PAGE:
|photo: Ulrich Knoblauch|
Lauren Beukes was born in Johannesburg, South Africa, and lives in Cape Town with her husband and daughter. Besides three novels, she has written short stories, journalism, and television scripts. Her first novel, Moxyland (2008), envisions a cyberpunk world in a future Cape Town. Her second, Zoo City (2010), mixes a crime noir thriller with magic and won the Arthur C. Clarke Award in 2011 and was long-listed for the 2012 IMPAC Dublin Literary Award. The Shining Girls (see our review below) is a twisty thriller about a time-traveling serial killer and the survivor who turns the hunt around.
You're known as a writer who likes to bend genres almost to the breaking point. Were you trying to do something similar in your new novel?
I write the stories that occur to me and readers and reviewers define them afterwards. They do tend to come out as strange crossover mash-up beasts.
It's a reflection of all the things I'm interested in and probably some indication of how weird the inside of my head is--like a hoarder house full of pop culture and history and social influences that sometimes come together in alchemical ways.
Were you influenced by other time-travel novels?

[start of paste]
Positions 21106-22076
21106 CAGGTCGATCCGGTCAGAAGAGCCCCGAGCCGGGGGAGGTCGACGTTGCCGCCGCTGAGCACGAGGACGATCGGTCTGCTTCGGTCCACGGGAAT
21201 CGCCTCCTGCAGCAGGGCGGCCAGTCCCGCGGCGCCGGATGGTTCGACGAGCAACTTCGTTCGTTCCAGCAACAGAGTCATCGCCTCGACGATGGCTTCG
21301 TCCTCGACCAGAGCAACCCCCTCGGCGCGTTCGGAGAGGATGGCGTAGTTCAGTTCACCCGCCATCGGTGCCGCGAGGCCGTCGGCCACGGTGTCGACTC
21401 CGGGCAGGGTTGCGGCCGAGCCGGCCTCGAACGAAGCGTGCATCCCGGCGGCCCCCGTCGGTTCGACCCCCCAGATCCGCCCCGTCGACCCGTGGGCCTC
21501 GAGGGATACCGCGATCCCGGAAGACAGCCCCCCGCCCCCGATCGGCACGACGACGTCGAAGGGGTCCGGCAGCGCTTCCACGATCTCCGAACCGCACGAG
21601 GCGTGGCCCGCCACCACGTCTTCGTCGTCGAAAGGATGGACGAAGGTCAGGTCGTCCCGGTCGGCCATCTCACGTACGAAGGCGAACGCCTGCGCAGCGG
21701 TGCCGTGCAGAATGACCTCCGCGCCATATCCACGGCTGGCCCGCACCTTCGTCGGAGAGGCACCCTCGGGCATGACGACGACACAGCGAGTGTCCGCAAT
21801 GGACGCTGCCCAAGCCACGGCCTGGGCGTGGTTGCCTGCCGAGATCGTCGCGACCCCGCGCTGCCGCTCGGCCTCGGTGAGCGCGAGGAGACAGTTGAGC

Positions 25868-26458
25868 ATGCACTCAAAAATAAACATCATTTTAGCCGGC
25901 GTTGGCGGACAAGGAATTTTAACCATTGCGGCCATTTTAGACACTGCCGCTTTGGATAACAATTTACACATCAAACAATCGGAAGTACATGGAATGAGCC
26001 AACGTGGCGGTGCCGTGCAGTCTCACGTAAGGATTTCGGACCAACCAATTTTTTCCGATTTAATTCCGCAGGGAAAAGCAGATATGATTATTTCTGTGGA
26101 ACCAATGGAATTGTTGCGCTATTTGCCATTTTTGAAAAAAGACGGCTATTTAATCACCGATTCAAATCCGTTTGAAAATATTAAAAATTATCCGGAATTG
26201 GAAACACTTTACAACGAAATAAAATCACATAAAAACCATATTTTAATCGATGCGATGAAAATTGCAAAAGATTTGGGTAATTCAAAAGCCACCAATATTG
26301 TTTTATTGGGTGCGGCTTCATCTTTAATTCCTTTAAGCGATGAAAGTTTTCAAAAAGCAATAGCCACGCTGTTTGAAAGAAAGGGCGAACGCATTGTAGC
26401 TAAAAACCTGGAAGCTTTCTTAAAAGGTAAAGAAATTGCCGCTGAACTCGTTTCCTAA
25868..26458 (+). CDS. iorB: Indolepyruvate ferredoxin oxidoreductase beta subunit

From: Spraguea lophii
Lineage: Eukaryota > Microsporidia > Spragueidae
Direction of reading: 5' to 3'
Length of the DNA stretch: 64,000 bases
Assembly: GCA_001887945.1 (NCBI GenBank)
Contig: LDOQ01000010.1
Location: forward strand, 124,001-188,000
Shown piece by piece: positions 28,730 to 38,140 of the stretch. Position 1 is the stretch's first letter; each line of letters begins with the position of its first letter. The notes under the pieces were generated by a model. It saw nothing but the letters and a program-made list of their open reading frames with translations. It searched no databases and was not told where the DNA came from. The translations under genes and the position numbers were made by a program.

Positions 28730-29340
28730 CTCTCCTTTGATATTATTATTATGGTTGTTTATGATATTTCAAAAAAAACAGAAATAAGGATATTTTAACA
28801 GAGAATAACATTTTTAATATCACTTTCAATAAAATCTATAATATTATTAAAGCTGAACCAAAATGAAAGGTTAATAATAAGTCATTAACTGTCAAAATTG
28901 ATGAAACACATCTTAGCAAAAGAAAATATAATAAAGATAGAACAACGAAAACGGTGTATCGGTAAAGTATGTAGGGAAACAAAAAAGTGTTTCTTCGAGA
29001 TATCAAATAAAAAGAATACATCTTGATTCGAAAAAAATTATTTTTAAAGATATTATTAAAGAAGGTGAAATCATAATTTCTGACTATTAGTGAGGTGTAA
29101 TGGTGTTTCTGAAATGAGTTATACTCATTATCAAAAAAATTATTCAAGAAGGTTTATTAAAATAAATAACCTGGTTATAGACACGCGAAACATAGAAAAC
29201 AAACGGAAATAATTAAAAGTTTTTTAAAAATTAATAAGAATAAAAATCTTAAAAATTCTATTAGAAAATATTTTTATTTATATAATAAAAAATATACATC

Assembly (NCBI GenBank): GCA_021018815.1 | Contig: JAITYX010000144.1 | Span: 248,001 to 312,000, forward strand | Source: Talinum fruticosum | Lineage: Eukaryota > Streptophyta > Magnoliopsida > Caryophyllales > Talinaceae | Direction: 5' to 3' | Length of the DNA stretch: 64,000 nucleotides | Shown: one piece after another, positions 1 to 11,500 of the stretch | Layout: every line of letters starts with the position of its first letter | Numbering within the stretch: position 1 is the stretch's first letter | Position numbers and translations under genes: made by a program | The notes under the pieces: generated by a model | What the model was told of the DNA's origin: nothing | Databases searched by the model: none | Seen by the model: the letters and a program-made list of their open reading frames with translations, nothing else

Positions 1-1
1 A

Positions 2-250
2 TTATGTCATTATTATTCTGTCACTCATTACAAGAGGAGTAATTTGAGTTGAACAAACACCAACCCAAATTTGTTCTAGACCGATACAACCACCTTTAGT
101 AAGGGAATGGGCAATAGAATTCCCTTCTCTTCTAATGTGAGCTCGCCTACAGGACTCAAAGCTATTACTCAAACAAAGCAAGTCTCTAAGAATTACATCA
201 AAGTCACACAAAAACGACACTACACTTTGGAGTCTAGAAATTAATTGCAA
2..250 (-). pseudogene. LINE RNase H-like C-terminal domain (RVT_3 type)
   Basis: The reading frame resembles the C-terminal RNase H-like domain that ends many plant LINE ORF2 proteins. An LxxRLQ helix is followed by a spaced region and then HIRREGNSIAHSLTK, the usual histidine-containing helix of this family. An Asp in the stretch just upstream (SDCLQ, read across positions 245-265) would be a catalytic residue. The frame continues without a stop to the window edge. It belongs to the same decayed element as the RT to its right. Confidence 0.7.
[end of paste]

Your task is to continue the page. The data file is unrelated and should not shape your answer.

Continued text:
I loved The Time Traveler's Wife, which I read years ago, but I specifically avoided any other time travel novels, including Stephen King's. I didn't want to be unduly influenced, and I learned my lesson after reading Oryx & Crake while I was writing my first novel, Moxyland. It was so brilliant (Margaret Atwood, natch) and on such similar territory, that it scared me off writing my own novel for about six months. I think if there's one very obvious influence in The Shining Girls it's actually Christopher Nolan's film Memento, which jumps around in time and memory and you have to trust that he knows where he's taking you.
How did your serial killer, Harper Curtis, come about? Is he based on any real-life killers?
Harper is informed by characteristics and traits from a number of real killers from Richard Speck to BTK. I read a lot of nonfiction and listened to a ton of true crime podcasts (usually on the treadmill, which proved more effective at getting me to run faster than any personal trainer).
The reality is that most serial killers are not sophisticated, intelligent über-predators, a la Hannibal Lecter. They're often damaged, vile, contemptible men expressing their impotence through violence. Frequently, there is no deep motivation, no underlying explanation, which possibly makes them more frightening. They're not monsters. They're broken people with very little inner life or insight into themselves, and the most interesting thing about them is the horrific violence they do to other people.
The subject of violence has become a very sensitive topic in the U.S. Had you considered toning down some of your violent attack scenes?
We've become inured to dead bodies in movies and books, and I specifically wanted to kick back against the tired trope of the pretty dead corpse who is only a sum of her wounds, a bloody puzzle for the detective to solve. I was interested in creating women who breathe on the page. The chapters on each of the shining girls are much more about who they are and then, finally at the end, the horror and loss of having their lives cut short.